WATER DEMANDS | ENVIRONMENTAL ENGINEERING

WATER REQUIREMENTS (WATER DEMANDS) 


Before designing a proper water supply project it is very important to determine the quantity of water required daily. 

Determination of total water requirement of a community is of prime consideration for design of all the water supply units including the intakes, pumps, treatment plants, and pipelines of the distribution system. 

The total consumption per day will be a product of total population and the consumption of water per person (per head) per day. 

So determination of total water requirement involves determination of :

i) Water demand( per day)

ii) Population


i) Water demand :

The total quantity of water can be estimated by estimating the water required for different purposes. 

The water requirement is generally expressed in terms of average number of litres of water per capita per day (lpcd) throughout the year. 

The various types of water demands which a city /town may have can be divided in to following classes:

1. Domestic or residential

2. Industrial

3. Institutional and commercial

4. Fire demand

5. Demand for public uses

6. Water required to compensate losses in waste and thefts

1) DOMESTIC OR RESIDENTIAL WATER DEMAND :

There are number of activities in daily life where water is needed e.g. drinking, bathing, cooking, washing of utensils, clothes, cleaning of house, vehicles etc. 

The water demand depends on population, living standard and habits of community, season of the year, climate of the place etc.

The environmental hygiene committee suggested certain rates based on population. 

IS 1172-1983 on water supply and drainage and sanitation suggested minimum 135 liters of water per day for every person or capita (lpcd) for economically weaker section and LIG colonies and 200 lpcd for a town or a city with full flushing system. 

As in India LIG and economically weaker section forms the majority of population and also full flushing system is not available in every house, generally in India, 135 lpcd is taken for design purpose is the bare minimum rate of consumption. 

The IS code infact lays down a limit on domestic water consumption between 135-225 lpcd.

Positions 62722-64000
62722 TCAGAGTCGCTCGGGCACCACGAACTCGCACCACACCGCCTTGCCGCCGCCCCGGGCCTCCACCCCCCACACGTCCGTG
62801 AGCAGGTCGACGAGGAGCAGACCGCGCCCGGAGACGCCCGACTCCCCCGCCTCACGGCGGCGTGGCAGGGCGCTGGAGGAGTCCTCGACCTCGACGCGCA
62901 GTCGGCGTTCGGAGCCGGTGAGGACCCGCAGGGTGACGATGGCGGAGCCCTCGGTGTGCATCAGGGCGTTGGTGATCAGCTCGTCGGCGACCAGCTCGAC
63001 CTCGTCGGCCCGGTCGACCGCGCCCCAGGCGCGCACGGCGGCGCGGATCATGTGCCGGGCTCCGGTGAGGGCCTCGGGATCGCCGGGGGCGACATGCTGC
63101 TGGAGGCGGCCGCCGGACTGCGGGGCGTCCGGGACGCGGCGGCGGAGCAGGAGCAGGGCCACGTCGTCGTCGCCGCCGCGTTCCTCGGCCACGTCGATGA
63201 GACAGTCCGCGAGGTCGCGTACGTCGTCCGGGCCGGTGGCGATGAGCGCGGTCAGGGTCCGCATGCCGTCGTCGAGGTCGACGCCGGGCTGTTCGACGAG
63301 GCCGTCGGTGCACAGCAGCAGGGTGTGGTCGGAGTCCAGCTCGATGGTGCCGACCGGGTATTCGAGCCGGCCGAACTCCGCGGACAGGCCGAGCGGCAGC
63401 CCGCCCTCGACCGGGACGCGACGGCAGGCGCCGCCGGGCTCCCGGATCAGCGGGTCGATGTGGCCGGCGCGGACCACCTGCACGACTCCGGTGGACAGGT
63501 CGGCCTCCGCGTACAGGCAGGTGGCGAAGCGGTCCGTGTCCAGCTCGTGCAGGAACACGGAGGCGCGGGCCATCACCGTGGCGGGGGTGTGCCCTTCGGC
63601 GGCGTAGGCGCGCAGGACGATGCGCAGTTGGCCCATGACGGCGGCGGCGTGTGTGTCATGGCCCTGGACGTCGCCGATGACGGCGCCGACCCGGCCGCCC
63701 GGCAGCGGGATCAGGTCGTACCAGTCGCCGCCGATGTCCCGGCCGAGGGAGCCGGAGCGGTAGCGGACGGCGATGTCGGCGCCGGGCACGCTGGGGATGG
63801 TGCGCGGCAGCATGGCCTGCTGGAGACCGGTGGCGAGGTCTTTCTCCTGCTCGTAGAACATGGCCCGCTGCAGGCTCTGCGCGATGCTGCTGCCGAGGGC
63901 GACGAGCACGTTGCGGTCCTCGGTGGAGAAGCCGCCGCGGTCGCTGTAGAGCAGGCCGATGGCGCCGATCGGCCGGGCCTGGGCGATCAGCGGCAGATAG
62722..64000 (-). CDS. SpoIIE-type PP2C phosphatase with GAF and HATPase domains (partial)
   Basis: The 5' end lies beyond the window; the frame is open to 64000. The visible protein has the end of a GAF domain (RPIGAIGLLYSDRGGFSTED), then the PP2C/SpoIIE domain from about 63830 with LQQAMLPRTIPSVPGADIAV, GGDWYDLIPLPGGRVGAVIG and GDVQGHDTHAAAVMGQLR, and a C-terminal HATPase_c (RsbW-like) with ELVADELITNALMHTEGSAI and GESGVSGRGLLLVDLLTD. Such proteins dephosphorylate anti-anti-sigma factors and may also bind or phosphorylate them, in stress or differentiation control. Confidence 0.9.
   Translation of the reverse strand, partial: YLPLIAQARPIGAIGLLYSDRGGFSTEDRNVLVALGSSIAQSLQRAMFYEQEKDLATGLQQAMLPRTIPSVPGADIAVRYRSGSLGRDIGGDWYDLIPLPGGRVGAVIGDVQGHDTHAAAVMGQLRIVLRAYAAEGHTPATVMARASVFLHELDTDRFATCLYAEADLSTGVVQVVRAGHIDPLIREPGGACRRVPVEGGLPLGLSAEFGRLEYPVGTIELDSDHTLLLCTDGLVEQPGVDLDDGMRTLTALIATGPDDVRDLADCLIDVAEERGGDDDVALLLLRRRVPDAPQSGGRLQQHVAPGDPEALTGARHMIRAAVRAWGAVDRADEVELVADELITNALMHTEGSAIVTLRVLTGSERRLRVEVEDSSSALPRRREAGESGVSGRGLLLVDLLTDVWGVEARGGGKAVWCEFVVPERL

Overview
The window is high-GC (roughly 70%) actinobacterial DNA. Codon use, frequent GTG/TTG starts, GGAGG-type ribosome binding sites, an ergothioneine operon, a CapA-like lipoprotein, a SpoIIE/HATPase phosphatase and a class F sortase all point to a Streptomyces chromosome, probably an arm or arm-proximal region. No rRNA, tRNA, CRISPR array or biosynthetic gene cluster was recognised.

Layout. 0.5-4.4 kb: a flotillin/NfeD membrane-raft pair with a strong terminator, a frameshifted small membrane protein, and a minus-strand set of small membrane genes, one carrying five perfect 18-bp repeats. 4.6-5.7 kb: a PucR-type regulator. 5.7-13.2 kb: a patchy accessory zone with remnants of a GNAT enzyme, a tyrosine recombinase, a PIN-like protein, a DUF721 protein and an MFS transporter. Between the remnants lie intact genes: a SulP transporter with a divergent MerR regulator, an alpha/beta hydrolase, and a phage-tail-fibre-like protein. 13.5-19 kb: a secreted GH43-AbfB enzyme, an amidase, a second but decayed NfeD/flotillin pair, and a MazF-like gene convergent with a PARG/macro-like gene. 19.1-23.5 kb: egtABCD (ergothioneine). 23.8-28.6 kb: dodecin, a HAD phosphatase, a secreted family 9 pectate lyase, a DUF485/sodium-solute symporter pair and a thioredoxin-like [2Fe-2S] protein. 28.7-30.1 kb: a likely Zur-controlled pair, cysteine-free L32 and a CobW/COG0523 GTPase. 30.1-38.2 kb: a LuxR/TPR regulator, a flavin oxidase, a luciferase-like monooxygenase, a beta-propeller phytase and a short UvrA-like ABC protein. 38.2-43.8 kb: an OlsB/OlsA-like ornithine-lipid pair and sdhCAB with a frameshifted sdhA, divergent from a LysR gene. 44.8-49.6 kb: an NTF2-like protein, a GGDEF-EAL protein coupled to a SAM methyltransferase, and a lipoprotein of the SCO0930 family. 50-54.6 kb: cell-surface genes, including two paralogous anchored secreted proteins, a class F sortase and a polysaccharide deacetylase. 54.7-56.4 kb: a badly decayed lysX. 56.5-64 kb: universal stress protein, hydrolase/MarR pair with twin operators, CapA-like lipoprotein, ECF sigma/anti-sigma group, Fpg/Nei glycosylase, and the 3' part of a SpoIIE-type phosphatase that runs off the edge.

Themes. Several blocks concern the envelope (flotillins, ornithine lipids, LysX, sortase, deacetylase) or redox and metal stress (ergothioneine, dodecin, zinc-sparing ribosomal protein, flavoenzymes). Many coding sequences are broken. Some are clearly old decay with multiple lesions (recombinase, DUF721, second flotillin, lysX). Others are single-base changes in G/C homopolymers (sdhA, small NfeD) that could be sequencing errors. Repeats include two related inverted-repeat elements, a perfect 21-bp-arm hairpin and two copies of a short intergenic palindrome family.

In developed countries like USA this figure may go as high as 340 lpcd. This is because more water is consumed in rich living in air conditioning, dish washing utensils, bathing in bath tubs etc.

Table gives minimum water demand for domestic purpose per capita per day (Ipcd) for Weaker sections and LIG colonies in small Indian towns and cities :

Table gives minimum domestic water consumption for Indian towns and cities with full flushing system:

The total domestic water consumption usually amounts to 50-60% of the total water consumption. 

The total domestic water demand shall be equal to total design population multiplied by per capita domestic consumption.


2) INDUSTRIAL WATER DEMAND :

The industrial demand represent the water demand of industries, which are existing or are likely to be started in the future, in the city for which water supply is being planned. 

This demand depends on the number and types of the industries.

There are different uses of water in industry. 

It may be for process use, like chemical industries need water as a solvent. 

Non process uses like cooling, washing of machine floors, working staff needs etc. 

All the demands are added and a sum total is expressed in terms of a unit related with the product or material. 

Some industries need huge quantities of water while some may need very little. 

Example; A paper industry needs 200-400KL, per unit per ton of paper and petroleum refinery needs 1 to 2 KL per ton of crude refined. 

For a city with moderate number of industries a provision of 20 to 25% of per capita consumption may be made for this purpose. 

It may be generally taken as 50 litres/person/day which is sufficient only to meet the water demand of small scattered industries. 

Separate provision is made for specific type of large industries.

Table gives Water Demands For Certain Important Industries :